WASHINGTON – Illicit cannabis sales exceeded $74 billion in 2022, outpacing the country’s legal sales of $28 billion by a staggering 164 percent according to New Frontier Data’s latest report about cannabis consumers in America. The stark gap presents clear opportunities for legal operators who can appeal to the frequent consumers who’ve become dependent on unregulated channels and the millions of adults who’ve shown an interest in cannabis but remain hesitant to try it.
To understand the underlying issues driving the industry’s multi-billion-dollar problem, New Frontier Data surveyed more than 5,500 U.S. adults across all market types. The demographically representative sample was surveyed during Q1 2023 and includes consumers who rely on a broad range of sources to procure cannabis.
U.S. cannabis consumer in a snapshot
- Approximately 42 percent of U.S. consumers source cannabis from state-regulated markets.
- Thirty-four percent live in adult-use markets.
- Eight percent are registered patients in medical-only markets.
- About 24 percent of U.S. consumers have access to state-legal cannabis but do not use licensed retailers as a primary source.
- Seventeen percent reside in adult-use markets but source cannabis elsewhere, usually from friends, family, or illicit dealers.
- Seven percent live in medical-only markets but do not participate in their state’s medical program.
- The other 34 percent of U.S. consumers do not have adequate access in their home state and would need policy reform to join the licensed cannabis market.
- Twenty-three percent live in states where cannabis is illegal.
- Eleven percent are non-medical consumers in medical states.
Converting illicit consumers to retail customers
While most dispensaries are competing against each other to serve the same group of people who’ve committed to legal markets, there are significant opportunities outside the current customer pool. According to New Frontier Data’s research, four key barriers must be overcome when attempting to attract frequent gray-market customers into licensed-dispensary shoppers.
Those who buy from gray-market sources often also tend to consume the most the most often, with 56 percent reporting cannabis use multiple times per day. They also consume the most flower, with roughly 32 percent using more than an ounce per month. While they shop frequently and consume the most, they have lower household incomes than people sourcing from friends and family, who have lower average incomes than licensed-dispensary shoppers. By most measures, high inflation affects low-income households the most. To adequately appeal to this segment in 2024, retailers must provide products at a variety of price points with attractive promotions including bulk discounts and one-gram deals. Unfortunately, many markets deal with a level of taxation that makes competing on price alone difficult if not impossible.
2. Product variety
Manufactured, non-flower products are the legal dispensary’s differentiator. Even in adult-use states, fewer than half of surveyed consumers reported having access to anything but flower, pre-rolls, and edibles. As many as 25 percent of frequent consumers in adult-use markets who primarily purchase from friends, family, or dealers do visit dispensaries on occasion for non-flower products like vape cartridges, concentrates, and topicals. Licensed retailers could do a better job of retaining these customers with promotions like affordable flower bundled with non-flower products.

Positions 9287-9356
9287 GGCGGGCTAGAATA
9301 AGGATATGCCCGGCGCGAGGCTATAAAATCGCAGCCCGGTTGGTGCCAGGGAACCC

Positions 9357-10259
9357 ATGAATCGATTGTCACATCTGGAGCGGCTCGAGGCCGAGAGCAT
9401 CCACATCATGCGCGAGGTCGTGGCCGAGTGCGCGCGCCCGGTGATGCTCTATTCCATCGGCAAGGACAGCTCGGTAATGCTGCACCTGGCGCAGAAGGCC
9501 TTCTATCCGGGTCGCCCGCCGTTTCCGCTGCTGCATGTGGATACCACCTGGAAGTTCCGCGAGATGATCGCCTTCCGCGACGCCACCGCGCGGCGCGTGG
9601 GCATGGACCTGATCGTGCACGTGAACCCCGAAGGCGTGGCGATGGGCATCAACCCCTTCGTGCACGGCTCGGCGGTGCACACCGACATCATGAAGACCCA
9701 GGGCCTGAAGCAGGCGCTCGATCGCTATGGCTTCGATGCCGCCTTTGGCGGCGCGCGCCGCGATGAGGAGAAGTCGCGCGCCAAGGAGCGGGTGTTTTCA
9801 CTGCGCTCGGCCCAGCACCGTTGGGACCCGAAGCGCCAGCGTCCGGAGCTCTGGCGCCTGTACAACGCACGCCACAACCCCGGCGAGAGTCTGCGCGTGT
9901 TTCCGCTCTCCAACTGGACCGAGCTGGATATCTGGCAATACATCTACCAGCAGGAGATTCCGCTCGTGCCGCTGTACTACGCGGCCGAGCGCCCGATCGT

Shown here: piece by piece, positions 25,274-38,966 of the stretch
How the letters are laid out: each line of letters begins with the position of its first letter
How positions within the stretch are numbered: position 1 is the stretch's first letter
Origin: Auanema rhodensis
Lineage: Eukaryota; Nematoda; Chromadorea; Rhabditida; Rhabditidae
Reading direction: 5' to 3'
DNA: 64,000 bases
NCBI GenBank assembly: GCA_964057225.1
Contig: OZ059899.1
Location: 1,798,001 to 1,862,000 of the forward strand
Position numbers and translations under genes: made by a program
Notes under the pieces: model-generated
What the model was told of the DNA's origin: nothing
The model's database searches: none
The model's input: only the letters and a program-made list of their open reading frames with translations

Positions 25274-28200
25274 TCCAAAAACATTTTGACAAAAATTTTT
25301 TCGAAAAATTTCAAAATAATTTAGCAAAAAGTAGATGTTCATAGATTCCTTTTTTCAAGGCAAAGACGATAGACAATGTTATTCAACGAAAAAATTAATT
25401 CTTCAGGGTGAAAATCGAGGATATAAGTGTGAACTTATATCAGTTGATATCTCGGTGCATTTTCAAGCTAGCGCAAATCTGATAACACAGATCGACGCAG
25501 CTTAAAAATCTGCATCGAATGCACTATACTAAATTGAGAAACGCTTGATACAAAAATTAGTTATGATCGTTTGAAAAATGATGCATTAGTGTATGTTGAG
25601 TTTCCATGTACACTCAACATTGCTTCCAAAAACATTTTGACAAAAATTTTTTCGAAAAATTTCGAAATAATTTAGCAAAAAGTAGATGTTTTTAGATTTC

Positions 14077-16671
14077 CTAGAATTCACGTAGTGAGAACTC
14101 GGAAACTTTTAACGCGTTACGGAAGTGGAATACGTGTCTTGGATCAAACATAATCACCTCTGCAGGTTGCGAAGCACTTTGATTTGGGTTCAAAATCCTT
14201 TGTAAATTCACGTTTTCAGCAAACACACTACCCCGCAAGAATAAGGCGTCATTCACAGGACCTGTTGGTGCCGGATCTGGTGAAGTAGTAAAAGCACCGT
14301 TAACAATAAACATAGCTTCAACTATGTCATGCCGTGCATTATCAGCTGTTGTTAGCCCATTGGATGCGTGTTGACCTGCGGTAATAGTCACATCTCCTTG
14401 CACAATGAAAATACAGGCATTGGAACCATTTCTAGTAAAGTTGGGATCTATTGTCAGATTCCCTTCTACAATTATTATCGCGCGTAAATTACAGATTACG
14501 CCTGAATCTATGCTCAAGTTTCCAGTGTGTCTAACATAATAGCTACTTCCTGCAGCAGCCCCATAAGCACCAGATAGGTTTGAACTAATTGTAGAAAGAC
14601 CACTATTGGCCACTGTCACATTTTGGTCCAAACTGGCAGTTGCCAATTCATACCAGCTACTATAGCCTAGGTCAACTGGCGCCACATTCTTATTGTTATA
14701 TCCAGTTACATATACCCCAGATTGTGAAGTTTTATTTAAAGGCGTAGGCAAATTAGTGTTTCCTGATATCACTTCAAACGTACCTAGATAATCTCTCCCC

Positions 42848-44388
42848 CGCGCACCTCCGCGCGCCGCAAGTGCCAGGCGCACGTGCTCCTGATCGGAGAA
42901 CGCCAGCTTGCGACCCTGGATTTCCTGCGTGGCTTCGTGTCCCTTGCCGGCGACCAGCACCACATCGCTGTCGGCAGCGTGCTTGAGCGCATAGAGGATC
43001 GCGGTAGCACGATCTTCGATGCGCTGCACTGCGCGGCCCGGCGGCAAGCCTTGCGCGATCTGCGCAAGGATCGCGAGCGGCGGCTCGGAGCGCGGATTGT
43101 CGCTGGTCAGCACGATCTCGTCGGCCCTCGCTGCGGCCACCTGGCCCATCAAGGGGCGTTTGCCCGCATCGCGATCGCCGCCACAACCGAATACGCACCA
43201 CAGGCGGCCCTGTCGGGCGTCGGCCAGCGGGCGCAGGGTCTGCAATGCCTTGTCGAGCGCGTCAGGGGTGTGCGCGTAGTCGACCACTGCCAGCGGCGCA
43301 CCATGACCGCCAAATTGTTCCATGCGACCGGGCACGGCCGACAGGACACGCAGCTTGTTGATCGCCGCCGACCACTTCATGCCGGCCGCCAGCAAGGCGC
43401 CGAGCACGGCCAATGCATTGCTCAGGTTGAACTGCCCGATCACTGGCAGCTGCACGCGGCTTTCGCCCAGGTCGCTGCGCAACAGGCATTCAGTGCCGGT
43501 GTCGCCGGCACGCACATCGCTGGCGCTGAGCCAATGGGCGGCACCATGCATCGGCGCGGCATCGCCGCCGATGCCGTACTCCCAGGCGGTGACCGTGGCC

3. Product quality
According to New Frontier Data, much of the illicit cannabis sold in the U.S. is high-quality flower grown in California. To compete against the gray-market, retailers in every legal market must offer in-demand strains with a level of quality that can meet or exceed what’s being shipped from California farms. While this holds true for customers who frequently source from friends and family members, quality and freshness are especially important for frequent consumers with higher tolerances and experienced palates.
Frequent gray-market consumers disproportionately live in urban areas and may not have convenient transportation to a local licensed dispensary. Similarly, those who primarily source from friends and family disproportionately live in urban areas and may not live anywhere near a licensed dispensary. In each of these instances, achieving loyalty is next to impossible. Businesses will need to work with local regulators to change zoning ordinances and delivery coverage areas. In locations with a high population of senior citizens like Leisure World in Seal Beach, California, local dispensaries offer regular shuttle services to bring customers into the store to address this group’s primary barrier to retail shopping.
Converting the curious holdouts
While current gray-market customers may be set in their ways or dealing with barriers that are difficult to overcome, millions of other potential new adult customers are open to trying cannabis for the first time (or the first time in decades).
“Roughly two in five (39 percent) potential consumers in adult-use states described themselves as likely to try cannabis in the next six months,” the report states. “And the good news is that for any of these potential consumers who choose to begin consuming cannabis, retail is a likely and attractive source of cannabis relative to the illicit market.”
New Frontier Data’s insights about product preferences is especially important here, with 76 percent of potential customers interested in edibles. Half of the respondents said they would be interested in trying topicals, 42 percent are interested in beverages, and 28 would like to try tinctures. Only 18 percent expressed an interest in smoking flower. Although flower may dominate retail sales across the country, dispensaries properly marketing non-flower products stand the best chance of attracting a new wave of older, suburban, canna-curious individuals with disposable income.